By Grace Brindley
Who am I?
When engaging in a personality test, I seek to answer this question. From lighthearted Buzzfeed quizzes to the longstanding Myers-Briggs Type Indicator, the options for self-identification are endless. As a daughter, friend and student, I don many different personas; however, one facet of my identity, which I want to know more about is who I am in my field of study, as a public relations practitioner.
A free personality test gaining popularity for its application in the workplace is the Enneagram Personality Test, which includes nine different possible types.
The test categorizes people on a numerical scale based on their core desires. For example, Enneagram type one’s core desire as the perfectionist is to be moral or ethically sound. Alternatively, Enneagram type two’s core desire as the helper is to feel wanted or loved.
In understanding what motivates each type, the test helps to explain different Enneagrams’ workplace styles, such as such as the results-driven type three achiever.
These categorizations distinguish individual strengths and weaknesses, as well as potential roles for certain types at work. The creative type four individualist might excel as a graphic designer for a public relations agency, whereas the deliberative type five investigator could specialize as a strategist for the same firm. In fact, a blog post by Progressions even characterized public relations professionals by Enneagram type.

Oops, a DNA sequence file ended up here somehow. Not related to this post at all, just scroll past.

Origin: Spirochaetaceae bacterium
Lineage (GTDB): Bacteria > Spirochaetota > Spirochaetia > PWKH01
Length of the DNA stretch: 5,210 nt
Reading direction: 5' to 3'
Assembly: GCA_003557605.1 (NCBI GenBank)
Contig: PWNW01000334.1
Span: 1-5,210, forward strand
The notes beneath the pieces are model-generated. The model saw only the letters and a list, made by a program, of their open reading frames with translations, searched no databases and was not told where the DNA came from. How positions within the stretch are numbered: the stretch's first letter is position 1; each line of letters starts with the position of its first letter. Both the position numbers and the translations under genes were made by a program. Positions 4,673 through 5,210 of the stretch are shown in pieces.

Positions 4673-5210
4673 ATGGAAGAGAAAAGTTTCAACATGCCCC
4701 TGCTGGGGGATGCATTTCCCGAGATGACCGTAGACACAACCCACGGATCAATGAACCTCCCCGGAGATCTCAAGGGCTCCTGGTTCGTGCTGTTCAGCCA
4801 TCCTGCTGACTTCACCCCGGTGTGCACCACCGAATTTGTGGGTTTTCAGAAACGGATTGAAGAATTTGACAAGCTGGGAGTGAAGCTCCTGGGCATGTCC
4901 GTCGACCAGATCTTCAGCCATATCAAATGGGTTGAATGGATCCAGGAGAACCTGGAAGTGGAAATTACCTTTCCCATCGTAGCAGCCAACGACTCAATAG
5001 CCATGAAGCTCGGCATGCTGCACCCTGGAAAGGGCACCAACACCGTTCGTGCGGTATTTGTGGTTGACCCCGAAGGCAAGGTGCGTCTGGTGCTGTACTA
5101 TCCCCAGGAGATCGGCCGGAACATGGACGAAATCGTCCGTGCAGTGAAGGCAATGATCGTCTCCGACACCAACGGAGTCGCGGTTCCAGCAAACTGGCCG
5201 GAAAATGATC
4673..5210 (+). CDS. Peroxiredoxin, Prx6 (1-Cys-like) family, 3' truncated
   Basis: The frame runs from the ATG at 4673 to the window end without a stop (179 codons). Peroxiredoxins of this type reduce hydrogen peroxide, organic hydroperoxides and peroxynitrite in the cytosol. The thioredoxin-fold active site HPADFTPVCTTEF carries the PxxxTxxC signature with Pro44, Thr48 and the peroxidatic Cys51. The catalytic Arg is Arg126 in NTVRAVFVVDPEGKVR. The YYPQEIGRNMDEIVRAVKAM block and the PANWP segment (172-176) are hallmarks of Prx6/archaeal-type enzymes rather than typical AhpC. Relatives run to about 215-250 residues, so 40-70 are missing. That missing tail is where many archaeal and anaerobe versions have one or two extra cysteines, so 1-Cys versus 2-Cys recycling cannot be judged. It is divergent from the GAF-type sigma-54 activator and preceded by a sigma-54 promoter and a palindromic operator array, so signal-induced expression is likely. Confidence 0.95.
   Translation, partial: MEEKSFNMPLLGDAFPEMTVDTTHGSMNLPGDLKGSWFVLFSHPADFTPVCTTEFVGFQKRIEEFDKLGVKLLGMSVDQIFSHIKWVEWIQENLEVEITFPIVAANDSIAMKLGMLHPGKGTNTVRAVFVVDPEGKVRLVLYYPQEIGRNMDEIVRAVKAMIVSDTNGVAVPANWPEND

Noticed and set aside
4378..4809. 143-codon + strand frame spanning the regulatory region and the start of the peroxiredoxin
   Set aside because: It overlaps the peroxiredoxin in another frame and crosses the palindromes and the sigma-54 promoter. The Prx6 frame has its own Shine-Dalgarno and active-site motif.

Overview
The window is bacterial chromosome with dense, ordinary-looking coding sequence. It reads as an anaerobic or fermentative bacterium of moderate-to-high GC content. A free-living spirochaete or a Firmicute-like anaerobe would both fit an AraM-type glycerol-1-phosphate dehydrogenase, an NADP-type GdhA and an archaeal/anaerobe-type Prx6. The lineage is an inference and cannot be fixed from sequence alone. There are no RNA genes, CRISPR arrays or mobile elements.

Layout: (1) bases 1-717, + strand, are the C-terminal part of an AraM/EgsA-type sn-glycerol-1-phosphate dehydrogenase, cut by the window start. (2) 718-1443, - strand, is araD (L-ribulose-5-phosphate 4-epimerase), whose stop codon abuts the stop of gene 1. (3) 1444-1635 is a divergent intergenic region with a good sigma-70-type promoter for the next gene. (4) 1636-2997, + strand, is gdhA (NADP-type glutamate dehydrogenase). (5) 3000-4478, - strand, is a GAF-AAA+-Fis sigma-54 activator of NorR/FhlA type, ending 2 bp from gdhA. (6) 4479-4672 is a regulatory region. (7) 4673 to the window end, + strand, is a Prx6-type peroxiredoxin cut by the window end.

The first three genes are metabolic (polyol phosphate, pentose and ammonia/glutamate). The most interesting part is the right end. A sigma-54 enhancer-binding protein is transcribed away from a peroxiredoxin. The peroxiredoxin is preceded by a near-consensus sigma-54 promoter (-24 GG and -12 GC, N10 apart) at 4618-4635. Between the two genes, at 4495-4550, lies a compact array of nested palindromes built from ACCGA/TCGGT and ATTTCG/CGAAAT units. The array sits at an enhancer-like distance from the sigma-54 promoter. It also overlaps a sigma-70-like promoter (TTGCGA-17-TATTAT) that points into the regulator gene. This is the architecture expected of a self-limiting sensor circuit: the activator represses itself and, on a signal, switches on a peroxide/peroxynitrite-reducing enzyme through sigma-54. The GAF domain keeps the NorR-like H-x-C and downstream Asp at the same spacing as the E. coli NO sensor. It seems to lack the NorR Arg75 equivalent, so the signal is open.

Not only does the Enneagram Test provide discernment for individual roles but also how to work collaboratively as a group. According to Cloverleaf, an organization that offers companies comprehensive employee data for team building, understanding and empathizing with Enneagram personality types helps facilitate office relationships. Additionally, the Enneagram types discern different workplace communication methods. While the perceptive type six loyalist asks probing questions, the energetic type seven enthusiast leads the conversation.
Understanding Enneagram types also allows some people to strive for their definition of success and self-advancement, including presidents. For example, former president Donald Trump is a type eight challenger and Barack Obama is a type nine peacemaker, demonstrating two different leadership styles.
While no personality test can fully answer the question of who you are, the Enneagram Test offers many insights into your workplace identity. As a type two, I strive to be mindful of my strengths and weaknesses in professional settings, such as my strong capacity for empathy and equally strong aversion to criticism. Far-reaching industries like public relations, which incorporate people with so many different qualities, could definitely benefit from having a better understanding of the Enneagram.